KEEP MIN 2 DOT
Magpie's Reflected Ceiling Plan
(2019 - self released - USA)
With cover art (by Hal Dean himself) that could be a collaboration of Dali, Ernst, and Magritte, and with music that flows and gently rolls every bit as well as Dean's debut 'Wounded Golden Section' (which easily made my BEST CHOICES of 2018 list), Keep Min 2 Dot presents the 2nd release. Seven songs totaling just over 40 minutes, bring partly mysterious, plenty of playfulness, in a equally interesting canvas of out jazz, ambient, 80's dub and slowcore hybrid (think Bark Psychosis), but with added Canterbury flurry and surprises along the way. Eccentric with bits of Henry Cow, and influences too numerous to list, the formula is a solid with never a dull moment.
Much of the music scurries about like a rambunctious group of baby raccoons, picking up multiple objects to play with along their travels for that evening. With lots of activity, an outer atmospheric feel, and so much of it warm and somewhat clothed under a thin blanket, it gives the listener a bit of anticipation that something might pop out and assault you at any moment. I will leave that thought open, to invite you to buy and listen attentively to this entire release. (headphones are encouraged, however the open speaker experience is essential as well). There is a surprise on track 4 ('Withershed') after all the instrumental moments, where vocals (by Dean) are introduced in a spaced out stream of consciousness part, that has similar qualities to something that may have been done by Lol Coxhill, Martin Newell, Daevid Allen, or the sorts. Early Steve Hillage nods pop up from time to time, but there is this consistently busy and enticing avant-jazz-celestial lavender and poppy field dreamscape that is all Howl Din (Hal Dean of course).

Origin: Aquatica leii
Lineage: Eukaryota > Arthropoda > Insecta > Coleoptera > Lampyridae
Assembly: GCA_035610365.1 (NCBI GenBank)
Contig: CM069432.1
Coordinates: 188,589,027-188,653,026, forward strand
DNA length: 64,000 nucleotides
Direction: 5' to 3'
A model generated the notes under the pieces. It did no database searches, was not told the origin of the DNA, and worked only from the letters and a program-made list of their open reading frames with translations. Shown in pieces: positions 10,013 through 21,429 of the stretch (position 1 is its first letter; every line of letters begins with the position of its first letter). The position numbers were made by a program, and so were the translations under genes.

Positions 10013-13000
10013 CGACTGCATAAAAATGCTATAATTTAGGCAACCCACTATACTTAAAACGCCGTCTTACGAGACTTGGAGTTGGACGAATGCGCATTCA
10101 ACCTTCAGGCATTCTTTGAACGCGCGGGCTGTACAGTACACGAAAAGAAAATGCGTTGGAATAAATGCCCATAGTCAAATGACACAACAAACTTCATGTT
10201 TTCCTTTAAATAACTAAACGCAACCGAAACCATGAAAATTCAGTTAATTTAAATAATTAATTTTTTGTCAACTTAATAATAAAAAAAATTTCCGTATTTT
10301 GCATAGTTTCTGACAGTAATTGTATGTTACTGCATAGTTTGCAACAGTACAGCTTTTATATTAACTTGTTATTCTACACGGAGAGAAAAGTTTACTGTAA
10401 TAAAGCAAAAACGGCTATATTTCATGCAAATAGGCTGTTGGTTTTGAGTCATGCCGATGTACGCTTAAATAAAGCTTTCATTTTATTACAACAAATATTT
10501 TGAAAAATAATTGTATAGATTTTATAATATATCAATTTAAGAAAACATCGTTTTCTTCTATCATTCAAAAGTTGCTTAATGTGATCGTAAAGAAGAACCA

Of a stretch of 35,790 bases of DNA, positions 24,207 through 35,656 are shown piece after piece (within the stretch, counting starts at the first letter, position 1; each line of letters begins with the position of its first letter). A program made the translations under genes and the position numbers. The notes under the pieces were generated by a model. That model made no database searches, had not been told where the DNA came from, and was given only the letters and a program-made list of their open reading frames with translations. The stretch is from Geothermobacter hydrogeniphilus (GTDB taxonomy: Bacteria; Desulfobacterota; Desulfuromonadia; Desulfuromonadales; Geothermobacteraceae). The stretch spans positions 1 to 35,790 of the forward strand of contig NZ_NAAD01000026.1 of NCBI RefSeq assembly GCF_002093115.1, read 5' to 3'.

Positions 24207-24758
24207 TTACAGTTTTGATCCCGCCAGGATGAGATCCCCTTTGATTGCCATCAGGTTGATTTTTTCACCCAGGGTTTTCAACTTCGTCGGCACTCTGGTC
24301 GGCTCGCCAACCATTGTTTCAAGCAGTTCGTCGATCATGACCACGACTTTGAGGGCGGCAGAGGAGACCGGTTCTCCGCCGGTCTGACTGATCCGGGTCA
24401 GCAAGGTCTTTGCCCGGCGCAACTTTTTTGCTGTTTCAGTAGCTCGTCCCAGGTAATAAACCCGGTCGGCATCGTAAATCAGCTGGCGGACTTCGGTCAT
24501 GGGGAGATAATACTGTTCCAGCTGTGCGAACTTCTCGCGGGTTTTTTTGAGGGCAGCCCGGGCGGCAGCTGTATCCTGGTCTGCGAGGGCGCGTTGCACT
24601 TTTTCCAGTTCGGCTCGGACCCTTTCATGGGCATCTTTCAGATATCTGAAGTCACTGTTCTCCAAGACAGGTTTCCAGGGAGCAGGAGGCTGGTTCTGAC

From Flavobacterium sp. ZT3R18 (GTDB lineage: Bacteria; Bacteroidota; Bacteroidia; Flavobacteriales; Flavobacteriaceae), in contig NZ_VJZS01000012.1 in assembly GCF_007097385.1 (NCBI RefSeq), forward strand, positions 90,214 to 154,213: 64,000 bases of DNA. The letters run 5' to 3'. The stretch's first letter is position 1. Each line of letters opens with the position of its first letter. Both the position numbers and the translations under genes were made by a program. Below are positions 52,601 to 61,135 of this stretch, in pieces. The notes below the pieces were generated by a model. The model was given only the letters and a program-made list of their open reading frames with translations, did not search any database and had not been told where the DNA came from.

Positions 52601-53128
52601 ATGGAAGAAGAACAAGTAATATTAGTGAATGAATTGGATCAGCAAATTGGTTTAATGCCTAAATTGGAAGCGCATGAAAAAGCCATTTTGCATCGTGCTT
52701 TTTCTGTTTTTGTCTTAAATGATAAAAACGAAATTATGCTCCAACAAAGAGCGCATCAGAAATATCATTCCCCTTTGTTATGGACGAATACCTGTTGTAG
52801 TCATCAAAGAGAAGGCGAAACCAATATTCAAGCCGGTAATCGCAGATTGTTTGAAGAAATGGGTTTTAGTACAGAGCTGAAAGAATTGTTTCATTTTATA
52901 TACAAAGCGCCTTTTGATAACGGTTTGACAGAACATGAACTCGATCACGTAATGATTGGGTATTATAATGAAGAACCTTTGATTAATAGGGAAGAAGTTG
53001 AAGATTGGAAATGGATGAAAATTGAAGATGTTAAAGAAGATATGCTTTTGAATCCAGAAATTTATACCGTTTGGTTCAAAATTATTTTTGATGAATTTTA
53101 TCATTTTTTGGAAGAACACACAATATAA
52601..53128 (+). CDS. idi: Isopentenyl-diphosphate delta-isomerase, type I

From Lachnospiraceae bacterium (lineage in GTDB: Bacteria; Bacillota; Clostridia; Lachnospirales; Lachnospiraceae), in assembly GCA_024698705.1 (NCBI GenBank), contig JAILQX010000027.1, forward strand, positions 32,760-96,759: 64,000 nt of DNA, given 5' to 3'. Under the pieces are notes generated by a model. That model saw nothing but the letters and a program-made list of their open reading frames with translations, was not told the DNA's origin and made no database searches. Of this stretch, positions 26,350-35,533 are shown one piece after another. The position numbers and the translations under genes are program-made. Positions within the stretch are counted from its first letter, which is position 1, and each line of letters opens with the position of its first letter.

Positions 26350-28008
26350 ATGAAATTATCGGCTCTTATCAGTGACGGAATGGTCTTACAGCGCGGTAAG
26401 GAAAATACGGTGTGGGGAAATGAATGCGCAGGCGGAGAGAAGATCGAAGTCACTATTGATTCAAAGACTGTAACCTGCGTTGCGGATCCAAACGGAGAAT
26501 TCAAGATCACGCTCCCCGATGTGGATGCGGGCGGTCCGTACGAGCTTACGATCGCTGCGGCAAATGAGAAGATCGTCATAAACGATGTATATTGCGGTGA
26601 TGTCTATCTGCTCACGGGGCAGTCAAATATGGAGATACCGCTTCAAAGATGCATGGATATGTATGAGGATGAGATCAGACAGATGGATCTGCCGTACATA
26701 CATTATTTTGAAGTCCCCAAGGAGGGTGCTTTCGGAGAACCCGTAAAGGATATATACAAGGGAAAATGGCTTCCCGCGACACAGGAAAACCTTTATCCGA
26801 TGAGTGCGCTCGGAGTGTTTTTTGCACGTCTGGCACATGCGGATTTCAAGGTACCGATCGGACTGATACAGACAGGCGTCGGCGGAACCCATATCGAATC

With the exception of Matt Stein (bass) and June Bender (violin), who were recorded live together on 'Looking Through the Ground' (track #2) and 'Magpie’s Reflected Ceiling Plan' (track #7), Hal played all other (a big list) instruments. He used a variety of means and controllers (such as the Akai EWI USB for the winds) via computers at times, real guitars, odd percussion, mellotron, other varied keyboards including piano, and an impressive number of methods to make this all happen. The compositions are detailed, finely crafted, and done with patience (and wit). While this sophomore release is indeed more dreamy and delicate, like a freshly bloomed rose of many colors, the softness and somewhat opaque layers that make up this unusual journey through an otherworldly time piece, give it the charm. I sometimes got the visual of picking up a very large snow globe, and gently shaking it, to watch the thousands of flakes slowly float and finally lay down in a cozy white resting place. RECOMMENDED.